Mosaic Films’ Managing Director Andy Glynne has pioneered the use of animation in documentary, winning a BAFTA, among other awards, for his short film series on mental health, Animated Minds. For his latest offering, Seeking Refuge, Andy uses animation to tell the stories of young refugees. Here he tells us why…
I first thought of using animation when I was making documentaries about mental health.
Mental health is very much a subjective experience. To try and convey that through talking heads gives no sense whatsoever what it’s like. My background is as a psychologist; I used to sit with patients who were talking about their difficulties and there’s a struggle to convey what it’s like, but with symbols or metaphors, you can give them another way to express themselves.
As I started getting into animated docs, I came up with a manifesto of when you should [use animation] and when you shouldn’t. Absolutely [you should] when you’re protecting anonymity, when you’re trying to convey internal experiences and when metaphor is better than literal interpretation: if someone’s being tortured and they’re describing what the feeling’s like, for example. There’s a big trend for people to just use animation because they like the idea of having animation in films and I think it’s a waste of money when that happens.
About two and a half years ago I became interested in the plight of refugees. In some ways that was a response to the tabloid culture, which says that all immigrants are leaches off society. I knew that not to be true. We probably spoke to about 60 or 70 kids. We rang schools and NGOs, such as the Refugee Council, the Children’s Society and Freedom from Torture, and we cast the net wide across the UK. The final selection criteria were: can they articulate their experience in a meaningful way and can they talk in a way that lends itself to visual metaphor?
I would spend anywhere between half an hour and 90 minutes chatting with them, then go away and cut a three- or four–minute version [from the recording]. Before we even started on the animation, we sent it back to the kids and asked if they were happy with it. [As we made the films] we would ring up the kids with questions. We were on the phone a lot making sure that they were OK with any editorial decisions or factual accuracy.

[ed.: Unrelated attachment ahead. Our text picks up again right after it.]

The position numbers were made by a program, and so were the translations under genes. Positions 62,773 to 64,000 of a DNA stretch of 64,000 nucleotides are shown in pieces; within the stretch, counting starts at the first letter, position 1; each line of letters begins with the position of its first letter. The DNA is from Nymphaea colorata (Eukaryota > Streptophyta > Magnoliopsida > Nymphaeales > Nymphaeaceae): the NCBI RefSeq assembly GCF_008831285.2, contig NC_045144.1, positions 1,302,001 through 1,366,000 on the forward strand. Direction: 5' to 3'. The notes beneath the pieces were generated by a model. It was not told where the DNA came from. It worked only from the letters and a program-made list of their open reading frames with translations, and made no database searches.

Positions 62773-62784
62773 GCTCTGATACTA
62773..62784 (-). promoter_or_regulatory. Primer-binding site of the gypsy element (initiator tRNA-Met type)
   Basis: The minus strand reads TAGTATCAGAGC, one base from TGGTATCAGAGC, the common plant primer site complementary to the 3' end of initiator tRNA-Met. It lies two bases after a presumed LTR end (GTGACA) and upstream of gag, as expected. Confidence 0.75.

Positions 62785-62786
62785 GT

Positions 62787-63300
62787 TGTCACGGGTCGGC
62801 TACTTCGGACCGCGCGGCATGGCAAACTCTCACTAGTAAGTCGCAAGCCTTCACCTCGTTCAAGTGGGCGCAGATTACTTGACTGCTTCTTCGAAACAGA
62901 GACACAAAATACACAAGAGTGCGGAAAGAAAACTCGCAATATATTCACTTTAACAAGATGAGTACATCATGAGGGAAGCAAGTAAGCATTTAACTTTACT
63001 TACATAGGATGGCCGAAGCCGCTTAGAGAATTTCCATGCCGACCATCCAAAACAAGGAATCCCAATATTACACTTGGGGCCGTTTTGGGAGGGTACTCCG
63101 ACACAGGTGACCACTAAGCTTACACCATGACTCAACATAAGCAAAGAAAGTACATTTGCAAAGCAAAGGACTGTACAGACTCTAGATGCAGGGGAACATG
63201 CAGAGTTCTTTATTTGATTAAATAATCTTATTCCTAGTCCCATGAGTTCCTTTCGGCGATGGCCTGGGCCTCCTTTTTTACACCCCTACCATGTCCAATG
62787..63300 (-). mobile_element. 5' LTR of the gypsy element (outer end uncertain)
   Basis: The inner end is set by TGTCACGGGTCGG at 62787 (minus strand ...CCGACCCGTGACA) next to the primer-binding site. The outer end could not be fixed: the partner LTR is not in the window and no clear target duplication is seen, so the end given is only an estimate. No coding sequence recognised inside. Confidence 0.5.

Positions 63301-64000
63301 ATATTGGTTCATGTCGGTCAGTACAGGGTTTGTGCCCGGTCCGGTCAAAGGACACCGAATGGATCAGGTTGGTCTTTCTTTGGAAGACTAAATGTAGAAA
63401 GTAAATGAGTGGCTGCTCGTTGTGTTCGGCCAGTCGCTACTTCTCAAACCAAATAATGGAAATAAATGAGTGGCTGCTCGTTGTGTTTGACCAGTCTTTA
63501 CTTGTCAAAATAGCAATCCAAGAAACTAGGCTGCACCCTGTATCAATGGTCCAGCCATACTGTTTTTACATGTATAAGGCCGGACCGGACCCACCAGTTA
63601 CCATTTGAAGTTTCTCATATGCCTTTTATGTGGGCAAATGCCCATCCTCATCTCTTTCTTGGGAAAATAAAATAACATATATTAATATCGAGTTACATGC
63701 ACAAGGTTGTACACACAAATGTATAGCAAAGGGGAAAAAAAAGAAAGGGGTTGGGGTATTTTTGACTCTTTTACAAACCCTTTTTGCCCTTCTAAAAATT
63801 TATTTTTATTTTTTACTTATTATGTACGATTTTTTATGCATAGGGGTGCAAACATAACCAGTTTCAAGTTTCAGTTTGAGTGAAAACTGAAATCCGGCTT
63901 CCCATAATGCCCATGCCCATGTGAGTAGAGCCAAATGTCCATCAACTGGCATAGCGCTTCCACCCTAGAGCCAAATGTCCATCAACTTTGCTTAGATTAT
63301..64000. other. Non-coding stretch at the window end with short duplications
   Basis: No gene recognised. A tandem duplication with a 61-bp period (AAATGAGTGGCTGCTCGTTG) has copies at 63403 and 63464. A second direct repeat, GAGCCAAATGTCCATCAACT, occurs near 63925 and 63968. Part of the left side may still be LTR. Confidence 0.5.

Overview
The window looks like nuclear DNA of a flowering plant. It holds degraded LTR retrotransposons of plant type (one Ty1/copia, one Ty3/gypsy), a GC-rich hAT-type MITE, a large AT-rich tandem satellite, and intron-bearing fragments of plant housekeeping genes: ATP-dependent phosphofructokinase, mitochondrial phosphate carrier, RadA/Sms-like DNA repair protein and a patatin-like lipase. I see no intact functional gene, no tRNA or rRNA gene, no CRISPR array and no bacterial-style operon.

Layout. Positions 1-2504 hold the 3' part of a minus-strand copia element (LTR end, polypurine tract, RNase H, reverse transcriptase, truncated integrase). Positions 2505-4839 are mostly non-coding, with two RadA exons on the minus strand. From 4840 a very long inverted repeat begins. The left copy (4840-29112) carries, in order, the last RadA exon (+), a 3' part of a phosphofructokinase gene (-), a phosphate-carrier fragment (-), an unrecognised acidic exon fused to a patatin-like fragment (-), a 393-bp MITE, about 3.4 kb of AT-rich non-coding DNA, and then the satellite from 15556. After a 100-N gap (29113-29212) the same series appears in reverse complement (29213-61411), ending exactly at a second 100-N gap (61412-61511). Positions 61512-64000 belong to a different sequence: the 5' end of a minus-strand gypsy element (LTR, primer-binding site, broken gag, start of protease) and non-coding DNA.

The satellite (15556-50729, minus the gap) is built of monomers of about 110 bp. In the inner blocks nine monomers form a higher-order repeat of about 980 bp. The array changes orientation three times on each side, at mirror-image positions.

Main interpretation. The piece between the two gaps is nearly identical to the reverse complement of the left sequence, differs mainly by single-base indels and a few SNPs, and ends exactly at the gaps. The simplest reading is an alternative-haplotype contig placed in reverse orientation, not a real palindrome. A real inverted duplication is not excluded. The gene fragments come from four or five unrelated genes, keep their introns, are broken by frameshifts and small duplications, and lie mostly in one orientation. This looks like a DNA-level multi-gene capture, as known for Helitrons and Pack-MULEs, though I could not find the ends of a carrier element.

If you’re thinking of making an animated doc, make sure there’s a justified reason for using animation. Does [your subjects’] anonymity need protecting? Does animation add more of a sense of understanding to their specific situation? Can you tell the story better through animation? If the answers to those are no, then don’t do it just because you think it looks cool. You can make beautiful, amazing pictures, but unless the story’s compelling, it’s not going to work. I would rather see a great story with crude animation than sophisticated animation based on a weak story. Story always comes first.
In Focus: storyboarding for animated documentary
It’s an incredibly onerous responsibility ethically: you’re taking someone’s heartfelt story and you’re going to put it into pictures that in some ways aren’t representative of what they look like or what their world is like. Spend a lot of time with the people you’re making the animation around and make sure you’re getting your research right. So if it’s in Eritrea, learn about Eritrea, about where they lived, what kind of house [they had] and what the music was like – to make sure you’re factually accurate but also so that visually you’re building a comprehensive sense of the place, the time, and what it felt like.
Storyboarding has two elements – one is what’s going to happen in each scene, which is usually just roughly sketched, and the other is character drawings or style frames – what the background or character is going to look like. We spent a lot of time on this: [the character for] Ali from Afghanistan went through 10 different designs!
Andy Glynne was talking to Rachel Segal Hamilton.
Images courtesy of Mosaic Films.
Seeking Refuge will be broadcast on BBC 2's Learning Zone on Tuesday 19 June, 4am, and then available via www.bbc.co.uk/learningzone/clips/.
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